By Yoyi Steele, Former Important Bird Area WI Program Coordinator
Red-headed woodpeckers are unmistakable with their deep red heads, black backs, and white wings. Alexander Wilson, father of American bird study, considered them a “spark bird,” capable of jump-starting someone’s interest in birding.
Red-headed woodpeckers are found throughout the central and eastern United States in oak savannas – park-like habitats with old, open-grown oaks – as well as other habitats that are structurally similar to savannas, such as field edges, pastures, parks, golf courses and orchards.
What red-headed woodpeckers need
Although similar, these habitats can be lacking in critical ways for woodpeckers. For example, city parks typically lack dead trees and limbs for nest excavation. Pastures and agricultural fields harbor many fewer insects (woodpecker food). And orchards lack nut trees (oaks, hickories, beech) that are so critical to the woodpeckers’ diet.
Red-headed woodpeckers are considered short-distance migrants, traveling south only distances far enough to find food. They can be year-round residents in southern Wisconsin. While nuts and berries are the winter diet, they eat plenty of insects during the growing season when raising young. Like other woodpeckers, they hunt for insects under bark and on the ground, but they can also catch them mid-air.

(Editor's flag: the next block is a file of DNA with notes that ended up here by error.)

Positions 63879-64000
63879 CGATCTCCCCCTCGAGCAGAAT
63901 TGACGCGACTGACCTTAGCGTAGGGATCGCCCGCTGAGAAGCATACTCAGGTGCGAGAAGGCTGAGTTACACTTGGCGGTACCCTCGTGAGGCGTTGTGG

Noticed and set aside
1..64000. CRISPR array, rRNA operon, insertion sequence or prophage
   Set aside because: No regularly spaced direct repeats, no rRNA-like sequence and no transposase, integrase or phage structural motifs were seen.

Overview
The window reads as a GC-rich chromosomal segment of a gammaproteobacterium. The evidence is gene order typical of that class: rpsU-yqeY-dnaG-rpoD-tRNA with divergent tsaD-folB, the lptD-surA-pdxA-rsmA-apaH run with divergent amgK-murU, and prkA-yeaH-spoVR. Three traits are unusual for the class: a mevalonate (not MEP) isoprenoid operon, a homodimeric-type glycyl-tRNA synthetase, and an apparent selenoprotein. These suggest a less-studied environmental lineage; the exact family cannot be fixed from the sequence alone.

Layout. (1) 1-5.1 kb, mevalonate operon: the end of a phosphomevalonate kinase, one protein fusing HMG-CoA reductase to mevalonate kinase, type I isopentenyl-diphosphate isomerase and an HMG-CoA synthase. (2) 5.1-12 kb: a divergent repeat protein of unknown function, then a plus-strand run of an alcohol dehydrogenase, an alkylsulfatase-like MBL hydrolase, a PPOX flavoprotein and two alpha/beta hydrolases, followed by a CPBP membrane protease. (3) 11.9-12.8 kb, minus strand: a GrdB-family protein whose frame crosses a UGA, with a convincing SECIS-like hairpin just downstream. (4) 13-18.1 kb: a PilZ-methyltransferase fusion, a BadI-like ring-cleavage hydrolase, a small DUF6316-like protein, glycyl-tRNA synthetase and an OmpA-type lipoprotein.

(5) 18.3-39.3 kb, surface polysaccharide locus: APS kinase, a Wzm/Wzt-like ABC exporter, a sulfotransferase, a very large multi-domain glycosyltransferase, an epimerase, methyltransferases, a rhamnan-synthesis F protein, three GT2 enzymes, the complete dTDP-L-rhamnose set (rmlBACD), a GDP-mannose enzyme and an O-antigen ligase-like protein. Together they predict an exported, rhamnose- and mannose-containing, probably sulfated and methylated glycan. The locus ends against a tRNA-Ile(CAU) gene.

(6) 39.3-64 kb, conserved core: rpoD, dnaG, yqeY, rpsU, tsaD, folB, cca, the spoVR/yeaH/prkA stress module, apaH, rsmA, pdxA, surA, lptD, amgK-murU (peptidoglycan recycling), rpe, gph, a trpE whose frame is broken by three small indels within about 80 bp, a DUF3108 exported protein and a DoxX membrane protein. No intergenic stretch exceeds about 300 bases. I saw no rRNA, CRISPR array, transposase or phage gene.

Only three other woodpeckers in the world hide their food for later, and red-headed woodpeckers are the only ones to cover their stored food with bark. Crazy as it sounds, they can store grasshoppers – alive! Because they are such resourceful eaters, sites as small as two acres provide enough habitat for them to survive and raise young.
As you might guess, nests are excavated holes in dead trees or branches, usually near the edge of open areas. In spring, the female lays four to seven eggs; both parents then feed the chicks.
On the decline
Today, the red-headed woodpecker population continues to decline by 3% a year; there has been a 70% decline in the last 40 years as reported through the North American Breeding Bird Survey.
Experts believe loss of habitat – the park-like scattering of trees, dead trees (also called snags), and branches for nesting – and lack of nuts (e.g., oak acorns, beech nuts) to carry them through winter explains much of this decline. Competition with introduced European starlings for nesting cavities and vehicle collisions also contribute to their decline.
What you can do
What can you do on your property? All other habitat preferences aside, red-headed woodpeckers will only nest in dead branches or snags. Maintaining one or two snags per acre, particularly in more open areas, might just do it. At the very least, maintaining snags benefits all sorts of wildlife. Here’s hoping red-headed woodpeckers “hit a snag” on your property!